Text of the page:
Based on the best-selling pair of memoirs from father and son David and Nic Sheff, Beautiful Boy chronicles the heartbreaking and inspiring experience of survival, relapse, and recovery in a family coping with addiction over many years.
Felix van Groeningen
When Lee Israel falls out of step with current tastes, she turns her art form to deception. An adaptation of the memoir Can You Ever Forgive Me?, the true story of best-selling celebrity biographer Lee Israel.
Richard E. Grant,
A darkness swirls at the center of a world-renowned dance company, one that will engulf the artistic director, an ambitious young dancer, and a grieving psychotherapist. Some will succumb to the nightmare. Others will finally wake up.
Follow Alex Honnold as he becomes the first person to ever free solo climb Yosemite's 3,000ft high El Capitan Wall. With no ropes or safety gear, he completed arguably the greatest feat in rock climbing history.
Circa 1968, several strangers, most with a secret to bury, meet by chance at Lake Tahoe's El Royale, a rundown hotel with a dark past. Over the course of one night, everyone will show their true colors - before everything goes to hell.
Starr witnesses the fatal shooting of her childhood best friend Khalil at the hands of a police officer. Now, facing pressure from all sides of the community, Starr must find her voice and stand up for what's right.
George Tillman Jr.
Based on the true story of Forrest Tucker (Robert Redford), from his audacious escape from San Quentin at the age of 70 to an unprecedented string of heists that confounded authorities and enchanted the public. Wrapped up in the pursuit are detective John Hunt (Casey Affleck), who becomes captivated with Forrest's commitment to his craft, and a woman (Sissy Spacek), who loves him in spite of his chosen profession.Written by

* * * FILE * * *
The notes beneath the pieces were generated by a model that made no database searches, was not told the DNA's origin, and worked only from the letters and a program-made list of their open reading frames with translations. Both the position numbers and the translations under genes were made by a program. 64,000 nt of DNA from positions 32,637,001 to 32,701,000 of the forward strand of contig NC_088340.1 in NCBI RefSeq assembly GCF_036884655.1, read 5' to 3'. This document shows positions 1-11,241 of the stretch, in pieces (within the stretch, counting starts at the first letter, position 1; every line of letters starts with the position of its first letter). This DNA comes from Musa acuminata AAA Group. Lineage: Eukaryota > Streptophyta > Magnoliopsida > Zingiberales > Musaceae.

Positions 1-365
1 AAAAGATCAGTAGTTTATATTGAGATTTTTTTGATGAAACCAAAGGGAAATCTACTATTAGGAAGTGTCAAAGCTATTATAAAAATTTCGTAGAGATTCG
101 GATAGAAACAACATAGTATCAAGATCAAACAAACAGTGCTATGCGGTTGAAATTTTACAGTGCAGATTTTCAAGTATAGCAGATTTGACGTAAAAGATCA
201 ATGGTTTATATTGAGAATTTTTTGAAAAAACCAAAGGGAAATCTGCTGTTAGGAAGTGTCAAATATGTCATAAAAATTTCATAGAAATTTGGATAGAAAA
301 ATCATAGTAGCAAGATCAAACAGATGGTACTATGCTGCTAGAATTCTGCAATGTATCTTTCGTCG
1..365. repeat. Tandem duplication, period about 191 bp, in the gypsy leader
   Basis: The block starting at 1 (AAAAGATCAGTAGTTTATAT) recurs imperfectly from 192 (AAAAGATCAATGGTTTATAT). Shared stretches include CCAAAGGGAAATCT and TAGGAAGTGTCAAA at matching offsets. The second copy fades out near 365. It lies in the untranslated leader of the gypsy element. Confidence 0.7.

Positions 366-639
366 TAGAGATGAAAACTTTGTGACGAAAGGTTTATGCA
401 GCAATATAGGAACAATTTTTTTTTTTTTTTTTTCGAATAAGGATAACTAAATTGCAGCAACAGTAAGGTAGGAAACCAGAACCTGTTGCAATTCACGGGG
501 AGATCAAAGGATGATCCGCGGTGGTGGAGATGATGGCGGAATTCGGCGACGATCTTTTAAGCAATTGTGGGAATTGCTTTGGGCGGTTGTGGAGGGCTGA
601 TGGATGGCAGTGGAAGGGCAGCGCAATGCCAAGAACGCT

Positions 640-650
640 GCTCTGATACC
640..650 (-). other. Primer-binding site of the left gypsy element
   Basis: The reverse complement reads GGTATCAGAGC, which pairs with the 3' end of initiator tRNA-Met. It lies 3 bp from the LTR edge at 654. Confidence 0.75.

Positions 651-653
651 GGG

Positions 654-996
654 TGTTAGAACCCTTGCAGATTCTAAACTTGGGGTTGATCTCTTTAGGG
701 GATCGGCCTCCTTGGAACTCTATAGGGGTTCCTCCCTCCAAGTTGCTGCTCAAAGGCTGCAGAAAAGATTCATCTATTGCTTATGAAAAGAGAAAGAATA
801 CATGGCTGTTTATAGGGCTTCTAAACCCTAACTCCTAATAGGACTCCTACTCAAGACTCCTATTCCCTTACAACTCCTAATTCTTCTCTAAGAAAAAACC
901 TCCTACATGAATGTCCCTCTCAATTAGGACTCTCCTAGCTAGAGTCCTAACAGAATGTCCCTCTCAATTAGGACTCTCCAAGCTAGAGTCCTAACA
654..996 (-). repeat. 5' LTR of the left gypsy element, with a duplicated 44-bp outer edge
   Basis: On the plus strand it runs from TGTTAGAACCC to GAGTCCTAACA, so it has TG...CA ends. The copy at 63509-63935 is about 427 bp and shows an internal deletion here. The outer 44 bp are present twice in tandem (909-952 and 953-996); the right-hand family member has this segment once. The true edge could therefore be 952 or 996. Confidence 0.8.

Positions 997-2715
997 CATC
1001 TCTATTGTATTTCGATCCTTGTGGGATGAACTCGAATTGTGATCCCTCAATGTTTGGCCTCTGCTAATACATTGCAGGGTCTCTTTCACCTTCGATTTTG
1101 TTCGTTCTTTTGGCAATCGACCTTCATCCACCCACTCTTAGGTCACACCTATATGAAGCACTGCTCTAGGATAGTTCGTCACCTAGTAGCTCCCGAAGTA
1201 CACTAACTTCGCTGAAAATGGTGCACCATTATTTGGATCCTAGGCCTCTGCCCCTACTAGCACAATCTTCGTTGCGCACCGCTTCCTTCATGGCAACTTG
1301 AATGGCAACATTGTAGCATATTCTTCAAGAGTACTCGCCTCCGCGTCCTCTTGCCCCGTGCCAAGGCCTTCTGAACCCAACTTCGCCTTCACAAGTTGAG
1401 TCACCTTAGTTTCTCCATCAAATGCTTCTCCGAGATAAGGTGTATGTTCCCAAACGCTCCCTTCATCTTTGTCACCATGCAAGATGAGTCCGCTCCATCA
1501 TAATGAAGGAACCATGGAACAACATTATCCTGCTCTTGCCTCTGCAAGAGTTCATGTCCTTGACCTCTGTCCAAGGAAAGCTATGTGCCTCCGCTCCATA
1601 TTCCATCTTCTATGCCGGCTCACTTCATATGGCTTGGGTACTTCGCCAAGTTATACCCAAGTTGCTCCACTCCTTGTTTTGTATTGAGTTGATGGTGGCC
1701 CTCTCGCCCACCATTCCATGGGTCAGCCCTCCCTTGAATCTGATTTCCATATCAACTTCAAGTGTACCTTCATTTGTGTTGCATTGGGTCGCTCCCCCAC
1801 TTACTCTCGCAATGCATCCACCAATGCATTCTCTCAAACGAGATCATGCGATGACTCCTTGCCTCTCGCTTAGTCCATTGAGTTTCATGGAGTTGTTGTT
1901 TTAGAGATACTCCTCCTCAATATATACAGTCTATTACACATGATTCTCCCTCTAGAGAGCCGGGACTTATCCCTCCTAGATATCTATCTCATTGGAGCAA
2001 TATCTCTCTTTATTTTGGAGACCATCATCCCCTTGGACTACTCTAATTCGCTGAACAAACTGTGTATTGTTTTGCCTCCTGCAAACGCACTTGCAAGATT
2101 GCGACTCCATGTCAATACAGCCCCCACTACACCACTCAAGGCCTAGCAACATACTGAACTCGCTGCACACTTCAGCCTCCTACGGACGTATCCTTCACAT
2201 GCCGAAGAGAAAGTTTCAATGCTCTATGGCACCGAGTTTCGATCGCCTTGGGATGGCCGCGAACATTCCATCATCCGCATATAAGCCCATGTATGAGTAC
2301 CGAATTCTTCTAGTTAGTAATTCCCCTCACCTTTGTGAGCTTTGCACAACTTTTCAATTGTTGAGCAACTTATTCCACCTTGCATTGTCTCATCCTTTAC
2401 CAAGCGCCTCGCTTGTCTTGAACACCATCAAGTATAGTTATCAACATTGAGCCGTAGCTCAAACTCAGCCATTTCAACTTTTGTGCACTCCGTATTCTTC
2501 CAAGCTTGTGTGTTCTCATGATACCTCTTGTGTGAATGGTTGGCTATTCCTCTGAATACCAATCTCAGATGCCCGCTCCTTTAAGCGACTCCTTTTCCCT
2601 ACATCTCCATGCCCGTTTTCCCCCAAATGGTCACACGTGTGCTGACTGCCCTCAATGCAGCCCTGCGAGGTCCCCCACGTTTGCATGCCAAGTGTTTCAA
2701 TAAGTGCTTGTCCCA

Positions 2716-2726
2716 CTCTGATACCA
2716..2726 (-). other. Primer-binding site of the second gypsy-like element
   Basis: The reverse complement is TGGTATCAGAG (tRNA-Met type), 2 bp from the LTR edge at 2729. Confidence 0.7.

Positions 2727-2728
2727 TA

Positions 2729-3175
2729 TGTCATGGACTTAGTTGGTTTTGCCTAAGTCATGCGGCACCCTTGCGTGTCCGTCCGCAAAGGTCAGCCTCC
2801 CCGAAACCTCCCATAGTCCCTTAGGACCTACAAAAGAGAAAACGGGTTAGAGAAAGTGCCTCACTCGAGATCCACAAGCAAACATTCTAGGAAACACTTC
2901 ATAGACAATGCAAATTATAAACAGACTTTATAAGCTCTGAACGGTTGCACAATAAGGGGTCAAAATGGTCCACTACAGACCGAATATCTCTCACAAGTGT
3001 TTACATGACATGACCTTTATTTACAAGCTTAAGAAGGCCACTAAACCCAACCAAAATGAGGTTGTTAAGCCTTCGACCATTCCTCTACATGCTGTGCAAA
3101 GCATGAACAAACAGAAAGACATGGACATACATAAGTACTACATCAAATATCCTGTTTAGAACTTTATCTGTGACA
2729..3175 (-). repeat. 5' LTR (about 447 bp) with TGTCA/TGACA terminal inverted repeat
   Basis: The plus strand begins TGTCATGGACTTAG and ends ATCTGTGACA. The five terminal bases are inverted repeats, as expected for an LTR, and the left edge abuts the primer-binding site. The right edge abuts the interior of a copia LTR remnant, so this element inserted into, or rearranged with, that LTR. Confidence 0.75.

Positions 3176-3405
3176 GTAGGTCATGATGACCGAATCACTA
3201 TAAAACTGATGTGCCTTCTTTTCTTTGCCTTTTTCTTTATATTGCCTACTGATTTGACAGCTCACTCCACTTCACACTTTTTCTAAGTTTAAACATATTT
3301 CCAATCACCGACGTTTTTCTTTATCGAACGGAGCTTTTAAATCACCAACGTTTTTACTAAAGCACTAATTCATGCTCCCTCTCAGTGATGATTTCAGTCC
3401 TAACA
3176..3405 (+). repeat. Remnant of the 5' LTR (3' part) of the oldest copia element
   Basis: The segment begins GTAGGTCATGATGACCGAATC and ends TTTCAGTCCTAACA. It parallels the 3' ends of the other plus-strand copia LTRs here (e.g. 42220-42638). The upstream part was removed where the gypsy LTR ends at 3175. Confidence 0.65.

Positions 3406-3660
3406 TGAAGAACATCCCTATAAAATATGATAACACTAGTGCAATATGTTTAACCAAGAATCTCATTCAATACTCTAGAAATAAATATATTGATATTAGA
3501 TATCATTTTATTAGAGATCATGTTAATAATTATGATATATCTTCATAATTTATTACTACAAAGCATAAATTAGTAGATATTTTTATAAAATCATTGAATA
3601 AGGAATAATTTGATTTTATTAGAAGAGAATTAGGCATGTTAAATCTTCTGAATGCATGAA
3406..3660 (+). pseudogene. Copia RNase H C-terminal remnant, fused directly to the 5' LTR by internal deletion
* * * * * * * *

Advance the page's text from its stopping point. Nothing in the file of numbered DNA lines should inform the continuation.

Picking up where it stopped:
Fox Searchlight Pictures
In an interview he gave during the 2018 Toronto International Film Festival, Robert Redford talked about this comedic film being a good note to end on, since the actor wanted his "last acting job to be fun." See more »
When Forrest leaves the bank after trying to pay off Jewel's mortgage, he is seen in an overhead shot. Truncated domes are visible on the sidewalk near the street crossing (the 2 yellow panels) The movie takes place in the early 1980s, and truncated domes were not required in the United States until the Americans with Disabilities Act of 1991. They were practically non existent in the U.S. before then. See more »
Watching Robert Redford breeze through The Old Man and the Gun, I am reminded that a minimalist drama like this can serve one purpose only if it wants: See an 82-year-old movie star gracefully perform again, with dignity. However, this film offers more in its smallness: seasoned actors like Sissy Spacek, Danny Glover, and Tom Waits provide momentary joy beyond Redford's sustaining charisma.
Despite the clichéd bank robbery motif, based on the real-life career of serial robber Forrest Tucker, his eighty robberies and 16 prison escapes reveal not a mean man but rather a charmer who robs because it makes him smile and who helps others when he doesn't have to.
Old Man hints at deeper emotional possibilities when it's discovered that his daughter, played by Elizabeth Moss, is unknown to him:
Jewel (Sissy Spacek): "Do you have any children?"
Forrest Tucker: "I hope not."
The film likes to keep these moments underwritten to suggest the depth as a richness he hasn't ignored but prefers to keep at bay.
That spareness of emotion, dialogue, and sustained discourse adds to the mystery of a man who floats above daily intercourse to pursue a passion, albeit robbery.
Redford shuffles a bit like an old man, but he teases us with the wisdom he holds behind that killer smile and a youthful insouciance that makes him ageless.
You will not be revisiting the wisecracking of Butch Cassidy and the Sundance Kid or the sophistication of The Sting; you will get a fun heist film featuring a star who evidences the reason he has 78 entries in his filmography and originated a seminal cultural institution, The Sundance Institute. A bit like the underplaying but still prolific and passionate Forrest Tucker.
It's infectious: "I've been thinking about a bank robbery my whole life." Ryan Gosling
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